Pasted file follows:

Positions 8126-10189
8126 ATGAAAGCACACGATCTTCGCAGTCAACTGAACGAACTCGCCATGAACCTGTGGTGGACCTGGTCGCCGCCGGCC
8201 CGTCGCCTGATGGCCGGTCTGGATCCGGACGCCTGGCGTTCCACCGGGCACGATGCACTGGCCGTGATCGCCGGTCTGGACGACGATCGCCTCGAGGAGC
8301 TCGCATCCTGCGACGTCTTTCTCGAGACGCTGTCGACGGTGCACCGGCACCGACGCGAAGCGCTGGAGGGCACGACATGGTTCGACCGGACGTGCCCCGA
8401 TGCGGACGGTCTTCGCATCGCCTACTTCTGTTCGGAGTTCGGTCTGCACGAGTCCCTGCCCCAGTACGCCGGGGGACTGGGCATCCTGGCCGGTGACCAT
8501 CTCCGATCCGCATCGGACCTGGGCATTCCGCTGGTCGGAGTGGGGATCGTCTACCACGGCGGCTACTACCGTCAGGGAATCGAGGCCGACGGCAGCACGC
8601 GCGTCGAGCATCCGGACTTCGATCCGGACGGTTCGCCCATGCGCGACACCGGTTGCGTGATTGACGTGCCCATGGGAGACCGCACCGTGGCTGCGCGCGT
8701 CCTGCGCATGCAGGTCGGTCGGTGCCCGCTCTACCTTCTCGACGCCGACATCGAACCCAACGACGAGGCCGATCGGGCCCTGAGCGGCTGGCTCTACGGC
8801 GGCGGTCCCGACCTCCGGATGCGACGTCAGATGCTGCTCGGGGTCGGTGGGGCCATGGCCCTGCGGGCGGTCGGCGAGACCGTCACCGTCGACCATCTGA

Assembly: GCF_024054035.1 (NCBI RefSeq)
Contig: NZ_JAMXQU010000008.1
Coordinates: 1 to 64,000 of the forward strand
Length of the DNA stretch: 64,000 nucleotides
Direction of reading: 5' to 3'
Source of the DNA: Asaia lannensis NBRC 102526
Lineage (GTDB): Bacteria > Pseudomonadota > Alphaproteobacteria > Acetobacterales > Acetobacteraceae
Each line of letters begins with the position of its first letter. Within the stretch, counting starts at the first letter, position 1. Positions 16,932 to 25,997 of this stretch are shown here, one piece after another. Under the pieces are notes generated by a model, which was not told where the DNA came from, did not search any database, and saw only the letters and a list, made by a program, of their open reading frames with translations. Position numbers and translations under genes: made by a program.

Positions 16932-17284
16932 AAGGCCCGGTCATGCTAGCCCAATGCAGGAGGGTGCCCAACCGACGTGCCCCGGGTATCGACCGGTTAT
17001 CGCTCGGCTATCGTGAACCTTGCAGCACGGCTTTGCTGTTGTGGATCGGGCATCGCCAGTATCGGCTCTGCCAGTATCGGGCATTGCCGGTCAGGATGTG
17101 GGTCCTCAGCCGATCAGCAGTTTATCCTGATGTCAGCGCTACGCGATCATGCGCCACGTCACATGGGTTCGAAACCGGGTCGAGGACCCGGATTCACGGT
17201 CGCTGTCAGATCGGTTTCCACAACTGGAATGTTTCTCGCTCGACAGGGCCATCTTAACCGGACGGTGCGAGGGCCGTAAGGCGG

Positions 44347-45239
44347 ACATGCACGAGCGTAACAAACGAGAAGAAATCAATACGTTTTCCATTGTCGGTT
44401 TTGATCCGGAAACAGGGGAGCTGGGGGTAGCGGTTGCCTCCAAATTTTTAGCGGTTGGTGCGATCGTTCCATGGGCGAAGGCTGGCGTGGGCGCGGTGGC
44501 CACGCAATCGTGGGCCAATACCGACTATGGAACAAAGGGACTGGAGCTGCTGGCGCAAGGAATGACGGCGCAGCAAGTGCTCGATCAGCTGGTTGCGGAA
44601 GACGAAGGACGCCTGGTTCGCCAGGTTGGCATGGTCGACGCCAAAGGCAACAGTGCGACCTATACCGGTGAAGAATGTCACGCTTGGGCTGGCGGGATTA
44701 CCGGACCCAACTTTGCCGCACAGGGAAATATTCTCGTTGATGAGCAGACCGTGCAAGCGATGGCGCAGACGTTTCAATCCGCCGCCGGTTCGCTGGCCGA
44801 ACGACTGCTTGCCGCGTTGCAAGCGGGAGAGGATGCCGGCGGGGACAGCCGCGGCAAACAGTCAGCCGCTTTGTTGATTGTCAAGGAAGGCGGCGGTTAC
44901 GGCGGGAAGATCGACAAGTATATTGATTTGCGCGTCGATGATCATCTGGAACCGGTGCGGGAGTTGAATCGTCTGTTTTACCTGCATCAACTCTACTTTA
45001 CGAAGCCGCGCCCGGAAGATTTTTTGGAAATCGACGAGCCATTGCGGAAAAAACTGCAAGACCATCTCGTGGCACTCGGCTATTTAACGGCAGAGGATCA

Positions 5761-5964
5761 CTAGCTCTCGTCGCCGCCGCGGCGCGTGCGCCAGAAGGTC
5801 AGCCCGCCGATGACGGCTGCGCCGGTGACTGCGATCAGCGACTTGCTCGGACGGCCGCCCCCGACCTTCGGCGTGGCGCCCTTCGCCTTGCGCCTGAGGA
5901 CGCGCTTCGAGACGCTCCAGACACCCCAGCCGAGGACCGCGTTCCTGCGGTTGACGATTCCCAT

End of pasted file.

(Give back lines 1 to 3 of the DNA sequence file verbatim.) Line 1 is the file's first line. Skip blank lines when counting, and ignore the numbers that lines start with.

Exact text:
Positions 8126-10189
8126 ATGAAAGCACACGATCTTCGCAGTCAACTGAACGAACTCGCCATGAACCTGTGGTGGACCTGGTCGCCGCCGGCC
8201 CGTCGCCTGATGGCCGGTCTGGATCCGGACGCCTGGCGTTCCACCGGGCACGATGCACTGGCCGTGATCGCCGGTCTGGACGACGATCGCCTCGAGGAGC